Array Networks falters where F5 flies in SSL VPN standoff
FirePass 1000 proves more complete next to Array SP
For mobile and remote users, SSL VPNs are fast becoming the secure access of choice by IT professionals. They are easy to implement, and because they work through your Web browser they negate the need for an IPSec-style client, making them easier to deploy on a wide range of mobile devices.
The SSL VPN appliance space is currently in a state of “me too,” as vendors old and new announce new releases and upgrades. In October, I reviewed two SSL VPNs. This time, I looked at Array Networks’ Array SP (Secure Proxy) and F5 Networks’ FirePass 1000.
These two devices provide the core SSL access features of reverse Web proxying, access to Windows or Unix file shares, and terminal services. Both scale well
and rewrite and compress HTML streams but differ in usability and functionality.
Of the SSL appliances, the FirePass provides the best mix of VPN functionality, client security, and ease of use. You get SSL-secured VPN support for Web-based and thin applications as well as an IPSec-style network-level connection. The Array SP secures Web apps very well, but support for thin applications is cumbersome and IPSec-style tunnel is nonexistent.
F5 FirePass 1000
Recently acquired from uRoam, the FirePass 1000 provides a full range of secure remote access. The FirePass blends HTML translation and compression for increased performance with client-side cache management. You do not get any URL filtering or low-level network features as you do from the Array SP, but you do get an IPSec-style tunnel and the ability to manage how content is cached in the user’s browser.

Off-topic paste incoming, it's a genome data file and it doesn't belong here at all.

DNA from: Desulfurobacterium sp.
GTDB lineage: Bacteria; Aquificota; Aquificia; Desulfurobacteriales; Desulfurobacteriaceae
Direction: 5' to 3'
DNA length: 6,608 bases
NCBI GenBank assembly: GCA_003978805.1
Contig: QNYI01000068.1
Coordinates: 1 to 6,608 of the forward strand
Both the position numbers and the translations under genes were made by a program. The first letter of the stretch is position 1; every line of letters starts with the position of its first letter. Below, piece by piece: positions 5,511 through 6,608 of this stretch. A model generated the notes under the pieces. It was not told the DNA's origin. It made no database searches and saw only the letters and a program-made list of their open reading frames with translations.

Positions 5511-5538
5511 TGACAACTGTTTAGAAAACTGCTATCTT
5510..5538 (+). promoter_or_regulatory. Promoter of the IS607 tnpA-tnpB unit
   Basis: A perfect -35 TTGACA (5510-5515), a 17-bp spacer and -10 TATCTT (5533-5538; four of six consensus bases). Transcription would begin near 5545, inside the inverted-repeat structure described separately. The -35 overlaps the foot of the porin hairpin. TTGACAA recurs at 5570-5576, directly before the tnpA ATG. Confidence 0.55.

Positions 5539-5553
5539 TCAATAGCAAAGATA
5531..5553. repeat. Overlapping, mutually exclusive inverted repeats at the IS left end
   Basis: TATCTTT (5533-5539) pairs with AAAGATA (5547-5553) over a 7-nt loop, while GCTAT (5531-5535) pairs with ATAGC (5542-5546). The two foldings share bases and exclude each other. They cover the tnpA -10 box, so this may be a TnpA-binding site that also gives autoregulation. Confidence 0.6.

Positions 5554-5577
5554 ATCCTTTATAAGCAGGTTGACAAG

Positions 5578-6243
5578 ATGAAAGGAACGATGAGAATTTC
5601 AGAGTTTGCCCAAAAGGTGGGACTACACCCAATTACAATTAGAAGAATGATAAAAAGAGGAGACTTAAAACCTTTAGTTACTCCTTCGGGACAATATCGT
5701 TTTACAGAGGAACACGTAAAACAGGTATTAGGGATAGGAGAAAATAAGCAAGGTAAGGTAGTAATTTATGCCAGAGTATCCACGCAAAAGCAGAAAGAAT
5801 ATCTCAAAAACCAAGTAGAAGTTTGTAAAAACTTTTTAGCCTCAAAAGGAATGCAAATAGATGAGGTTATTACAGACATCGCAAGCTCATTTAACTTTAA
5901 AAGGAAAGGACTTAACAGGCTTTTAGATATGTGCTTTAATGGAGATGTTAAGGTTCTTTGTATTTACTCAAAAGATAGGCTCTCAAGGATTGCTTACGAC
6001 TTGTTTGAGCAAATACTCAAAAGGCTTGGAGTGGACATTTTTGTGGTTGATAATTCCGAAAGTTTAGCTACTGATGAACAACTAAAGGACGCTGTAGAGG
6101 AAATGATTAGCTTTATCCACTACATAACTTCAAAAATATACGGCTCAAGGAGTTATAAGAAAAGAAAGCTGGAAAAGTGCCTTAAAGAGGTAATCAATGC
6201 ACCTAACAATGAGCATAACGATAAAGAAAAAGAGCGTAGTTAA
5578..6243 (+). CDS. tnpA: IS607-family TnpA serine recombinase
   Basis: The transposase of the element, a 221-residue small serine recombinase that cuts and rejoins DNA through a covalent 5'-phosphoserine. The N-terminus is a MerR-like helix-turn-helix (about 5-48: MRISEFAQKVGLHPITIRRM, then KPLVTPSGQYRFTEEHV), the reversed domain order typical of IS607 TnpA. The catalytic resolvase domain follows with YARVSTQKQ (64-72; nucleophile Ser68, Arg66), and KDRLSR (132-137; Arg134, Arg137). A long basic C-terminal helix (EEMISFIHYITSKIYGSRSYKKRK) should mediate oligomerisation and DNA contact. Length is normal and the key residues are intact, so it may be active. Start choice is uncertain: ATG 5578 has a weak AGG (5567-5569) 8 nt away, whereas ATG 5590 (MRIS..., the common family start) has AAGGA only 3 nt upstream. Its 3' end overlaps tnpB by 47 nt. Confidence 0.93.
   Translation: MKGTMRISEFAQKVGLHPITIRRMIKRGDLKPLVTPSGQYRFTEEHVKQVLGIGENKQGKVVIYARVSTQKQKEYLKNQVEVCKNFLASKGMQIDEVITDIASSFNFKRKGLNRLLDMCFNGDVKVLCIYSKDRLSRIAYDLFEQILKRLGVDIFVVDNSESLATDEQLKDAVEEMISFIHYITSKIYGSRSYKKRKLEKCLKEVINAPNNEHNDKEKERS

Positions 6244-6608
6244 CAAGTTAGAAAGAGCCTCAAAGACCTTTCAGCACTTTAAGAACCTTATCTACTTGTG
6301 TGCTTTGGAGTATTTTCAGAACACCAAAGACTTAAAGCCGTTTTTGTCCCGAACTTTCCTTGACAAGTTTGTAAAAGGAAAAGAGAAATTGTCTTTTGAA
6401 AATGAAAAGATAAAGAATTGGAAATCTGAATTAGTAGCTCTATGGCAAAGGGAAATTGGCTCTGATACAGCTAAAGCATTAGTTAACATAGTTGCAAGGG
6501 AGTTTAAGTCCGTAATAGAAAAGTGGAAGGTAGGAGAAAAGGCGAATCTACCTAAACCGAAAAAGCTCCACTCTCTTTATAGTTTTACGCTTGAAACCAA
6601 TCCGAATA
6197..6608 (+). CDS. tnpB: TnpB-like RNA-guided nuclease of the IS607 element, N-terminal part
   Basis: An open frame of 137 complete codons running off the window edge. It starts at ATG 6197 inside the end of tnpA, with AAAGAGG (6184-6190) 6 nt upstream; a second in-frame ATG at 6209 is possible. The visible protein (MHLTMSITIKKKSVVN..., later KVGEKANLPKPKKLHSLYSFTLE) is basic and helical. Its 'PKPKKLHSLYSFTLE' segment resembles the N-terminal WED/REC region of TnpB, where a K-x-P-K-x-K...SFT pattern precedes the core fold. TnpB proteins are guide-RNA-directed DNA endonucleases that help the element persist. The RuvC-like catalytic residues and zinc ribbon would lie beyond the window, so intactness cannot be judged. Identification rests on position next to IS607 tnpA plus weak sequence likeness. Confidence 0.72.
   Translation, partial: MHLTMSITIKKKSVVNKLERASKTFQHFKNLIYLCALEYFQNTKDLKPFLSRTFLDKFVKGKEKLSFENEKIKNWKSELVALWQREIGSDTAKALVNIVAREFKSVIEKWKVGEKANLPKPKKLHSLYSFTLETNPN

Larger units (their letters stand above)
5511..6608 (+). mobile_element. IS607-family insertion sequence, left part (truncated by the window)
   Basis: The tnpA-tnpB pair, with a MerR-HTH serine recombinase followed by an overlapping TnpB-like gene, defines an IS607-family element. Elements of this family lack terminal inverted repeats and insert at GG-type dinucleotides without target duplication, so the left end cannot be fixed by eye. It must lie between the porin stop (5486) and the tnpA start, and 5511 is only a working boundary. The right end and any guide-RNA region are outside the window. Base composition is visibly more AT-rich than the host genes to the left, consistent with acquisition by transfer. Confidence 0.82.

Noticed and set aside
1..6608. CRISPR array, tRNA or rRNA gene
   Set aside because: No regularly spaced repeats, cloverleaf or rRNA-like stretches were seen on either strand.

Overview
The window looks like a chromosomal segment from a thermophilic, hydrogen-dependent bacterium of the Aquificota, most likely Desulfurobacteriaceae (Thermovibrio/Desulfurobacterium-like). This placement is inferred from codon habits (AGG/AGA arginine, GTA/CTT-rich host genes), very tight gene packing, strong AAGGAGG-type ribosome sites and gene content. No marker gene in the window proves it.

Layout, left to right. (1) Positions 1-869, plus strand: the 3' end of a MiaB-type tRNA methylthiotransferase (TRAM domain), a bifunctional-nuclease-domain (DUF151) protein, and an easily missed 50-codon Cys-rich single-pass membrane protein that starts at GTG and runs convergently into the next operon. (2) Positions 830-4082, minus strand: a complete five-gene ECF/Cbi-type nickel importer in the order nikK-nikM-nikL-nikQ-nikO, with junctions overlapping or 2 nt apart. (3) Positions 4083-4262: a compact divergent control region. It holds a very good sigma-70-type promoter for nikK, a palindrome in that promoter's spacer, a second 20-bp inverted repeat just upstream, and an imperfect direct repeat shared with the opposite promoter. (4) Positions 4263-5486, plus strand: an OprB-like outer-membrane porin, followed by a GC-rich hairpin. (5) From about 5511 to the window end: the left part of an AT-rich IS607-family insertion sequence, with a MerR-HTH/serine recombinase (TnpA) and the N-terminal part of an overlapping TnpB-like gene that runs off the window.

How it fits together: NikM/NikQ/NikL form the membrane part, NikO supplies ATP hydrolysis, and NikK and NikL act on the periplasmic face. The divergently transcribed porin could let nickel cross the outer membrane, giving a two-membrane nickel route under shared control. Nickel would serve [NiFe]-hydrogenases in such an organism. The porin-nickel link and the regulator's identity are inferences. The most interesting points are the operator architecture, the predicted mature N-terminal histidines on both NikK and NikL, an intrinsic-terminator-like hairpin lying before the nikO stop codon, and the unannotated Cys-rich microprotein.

The FirePass 1000 comes in a slim 1U chassis and ships with dual 10/100Mbps Ethernet interfaces. Unlike the Array SP, the FirePass does not support clustering, but you can configure a second unit for hot, stateful fail-over. You can also use SSL to encrypt local traffic to help prevent snooping.
While not a task for the novice, configuring the FirePass was much easier than was the Array appliance. The tasks are well-organized and include informative descriptions that take much of the mystery out of the equation. As would just about all of the other SSL appliances I’ve reviewed, the FirePass would benefit from a setup wizard or ordered
list of steps to complete specific tasks.
Policy configuration begins with the creation of one or more user groups. You can import users from an LDAP source, from a file, from a Windows domain, or simply add them manually. Available authentication schemes for groups are RADIUS (Remote Authentication Dial-In User Service), Vasco Digipass, LDAP, basic HTTP to an external server, Windows domain/Active Directory, or HTTP form-based authentication, but only one type of authentication is available per group. Just as with the Array SP, I used Windows 2000 Active Directory as my authentication source and had no trouble with the system.